This combination is considered to be a variant of a non-retriggerable timing element 5 which responds to both polarities of the signal edges and can be easily implemented by means of a dual monostable multivibrator (for example Fairchild Type F 96 S02). The output of the gate 10 supplies a clock signal CLO which clocks the shift register 15. The received signal R-D is applied to the signal input of the shift register 15. In addition, the output of the gate 11 is fed to one of the trigger inputs of a multivibrator 8. The output of the multivibrator 8 is fed to a control input LA (Latch) of a 16-bit store 16. The data signals D-S can be obtained in parallel at the Q outputs of the store 16.
This circuit arrangement is again assembled from commercially available components.
The other monostable multivibrator 8 is set for a pulse length of τ of 2.5T. It monitors the trigger sequence by being triggered every 2T at the clock rate of the clock signal CLO for the sampling circuit. If the periodic edge is missing, and thus the clock for sampling, at the end of the data set, it generates a command LA for storing the data set read into the shift register in the 16-bit store 16. This detection of the end of the data set, which is an additional feature with respect to the circuit arrangement of FIG. 2, can be combined with a monitoring feature, known in itself, of the length of the data set in order to be able to differentiate between the lack of the periodic edge due to an error in the transmission path and the real end of the data set.
Another possibility of monitoring transmission errors or the plausibility of the data coding, respectively, consists in sampling each data bit twice, that is with the positive-going and the negative-going edge of the pulse generated by the monostable multivibrator 8 (or of the strobe pulses derived from this pulse).
In the facility shown in FIG. 4, having two multivibrators 6 and 7, which have mutual feedback and which trigger on both polarities of the signal edges, direct sampling of the received signal R-D can be omitted; the periodic edges are continuously identified by the two multivibrators due to the fact that one of them triggers on the positive-going and the other on the negative-going periodic edge.
Such a variant is shown in FIG. 5 in which the decoder processes 16-bit data sets in biphase-level code on the principle of direct identification of the polarity of the edge. For this purpose, the facility in FIG. 4 is supplemented by a so-called set-reset store, formed in the familiar way from the gates 12 and 13 (NOR gate). At the output of the gate 12, a serial data signal D-SO appears which is fed to the data input of the shift register 15 as the first stage of a conversion into the parallel data signal 16. The control input of the shift register 15 is supplied with the clock signals CLO which are generated as in the embodiment of FIG. 4.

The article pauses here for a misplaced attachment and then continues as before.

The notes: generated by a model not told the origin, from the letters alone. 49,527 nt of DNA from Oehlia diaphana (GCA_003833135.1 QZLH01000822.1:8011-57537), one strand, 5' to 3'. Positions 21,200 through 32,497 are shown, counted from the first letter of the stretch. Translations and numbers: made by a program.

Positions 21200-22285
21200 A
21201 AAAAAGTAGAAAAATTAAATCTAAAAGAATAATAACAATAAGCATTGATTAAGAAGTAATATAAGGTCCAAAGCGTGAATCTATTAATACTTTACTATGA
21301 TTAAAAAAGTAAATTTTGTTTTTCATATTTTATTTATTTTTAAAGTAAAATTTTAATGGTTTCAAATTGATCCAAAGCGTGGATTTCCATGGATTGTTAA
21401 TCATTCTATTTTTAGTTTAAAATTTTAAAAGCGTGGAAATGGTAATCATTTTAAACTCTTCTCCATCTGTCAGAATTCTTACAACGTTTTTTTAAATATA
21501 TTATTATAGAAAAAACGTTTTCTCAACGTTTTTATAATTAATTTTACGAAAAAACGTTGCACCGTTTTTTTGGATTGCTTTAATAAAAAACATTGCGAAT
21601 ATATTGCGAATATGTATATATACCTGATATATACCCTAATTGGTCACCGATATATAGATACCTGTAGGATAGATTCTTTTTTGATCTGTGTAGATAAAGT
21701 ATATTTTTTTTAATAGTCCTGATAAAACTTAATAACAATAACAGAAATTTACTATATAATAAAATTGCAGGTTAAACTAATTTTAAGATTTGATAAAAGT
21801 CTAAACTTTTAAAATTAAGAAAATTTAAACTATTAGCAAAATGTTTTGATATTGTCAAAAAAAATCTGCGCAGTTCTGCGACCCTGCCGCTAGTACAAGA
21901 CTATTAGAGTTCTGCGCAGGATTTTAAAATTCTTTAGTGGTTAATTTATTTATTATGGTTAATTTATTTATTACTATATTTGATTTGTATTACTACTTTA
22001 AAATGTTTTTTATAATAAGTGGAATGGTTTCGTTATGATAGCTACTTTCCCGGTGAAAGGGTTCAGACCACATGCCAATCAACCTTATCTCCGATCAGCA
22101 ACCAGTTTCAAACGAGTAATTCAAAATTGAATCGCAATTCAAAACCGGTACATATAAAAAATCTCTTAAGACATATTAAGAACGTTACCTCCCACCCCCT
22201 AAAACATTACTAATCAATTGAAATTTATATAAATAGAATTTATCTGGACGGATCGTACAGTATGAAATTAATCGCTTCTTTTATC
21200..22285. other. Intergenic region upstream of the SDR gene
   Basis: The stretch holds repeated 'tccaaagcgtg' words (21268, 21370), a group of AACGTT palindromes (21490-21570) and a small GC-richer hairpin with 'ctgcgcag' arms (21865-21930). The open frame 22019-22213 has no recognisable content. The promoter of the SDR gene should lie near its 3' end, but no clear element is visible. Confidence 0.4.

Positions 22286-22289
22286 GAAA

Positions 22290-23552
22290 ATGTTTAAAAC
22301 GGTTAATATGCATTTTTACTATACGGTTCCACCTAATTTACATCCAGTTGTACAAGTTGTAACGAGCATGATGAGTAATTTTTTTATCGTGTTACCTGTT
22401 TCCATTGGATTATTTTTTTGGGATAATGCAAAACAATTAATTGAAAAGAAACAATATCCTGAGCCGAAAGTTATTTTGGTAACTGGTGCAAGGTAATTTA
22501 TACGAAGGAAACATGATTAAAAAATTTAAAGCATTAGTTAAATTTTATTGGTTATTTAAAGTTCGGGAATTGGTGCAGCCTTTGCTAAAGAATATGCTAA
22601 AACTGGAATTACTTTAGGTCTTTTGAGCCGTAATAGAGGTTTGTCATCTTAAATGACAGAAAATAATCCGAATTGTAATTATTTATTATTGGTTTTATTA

The variant of FIG. 6 is used for decoding 16-bit data sets in biphase-space code. For this purpose, the circuit arrangement shown in FIG. 5 is supplemented by an additional logic circuit which compares the polarity of the last with the last-but-one periodic signal edge. By this means the data sequence transmitted is reconstructed.
This is implemented by means of an additional flip flop 9, again a D-type flip flop, which stores the information of the penultimate polarity and is followed by a gate 14, an EX-OR gate which compares the two polarities.
The decoder, described in FIG. 6, for a 16-bit data set in biphase-space code can be converted in the simplest way into a decoder for a biphase-mark code. Since the biphase-mark code is the inverse of the biphase-space code, it is sufficient to implement the gate 14 shown in FIG. 6 as an EX-NOR gate instead of an EX-OR gate.
In the embodiment of FIG. 6 the received signal R-D is supplied by an opto-electric converter 18. This converter receives its input signals from a fiber-optic transmission path 17.
The illustrative circuit arrangement shown can, of course, be implemented in numerous variants by means of other logic components with equivalent functions.
The decoders according to the invention are suitable for synchronous data transmissions, asynchronous data transmissions with continuous or intermittent data stream, for data transmissions by means of data multiplex (that is to say, individual data sets combined into a longer data set) and for bus systems with non-synchronized transmitting clock of the data sources.
While there are shown and described present preferred embodiments of the invention, it is to be distinctly understood that the invention is not limited thereto, but may be otherwise variously embodied and practiced within the scope of the following claims. Accordingly,
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|U.S. Classification||375/333, 369/59.19, G9B/20.039, 360/42|
|International Classification||H04L25/49, G11B20/14|
|Cooperative Classification||G11B20/1419, H04L25/4904|
|European Classification||H04L25/49C, G11B20/14A1D|
|Feb 2, 1988||FPAY||Fee payment|
Year of fee payment: 4
|Apr 1, 1992||REMI||Maintenance fee reminder mailed|
|Aug 30, 1992||LAPS||Lapse for failure to pay maintenance fees|
|Nov 3, 1992||FP||Expired due to failure to pay maintenance fee|
Effective date: 19920830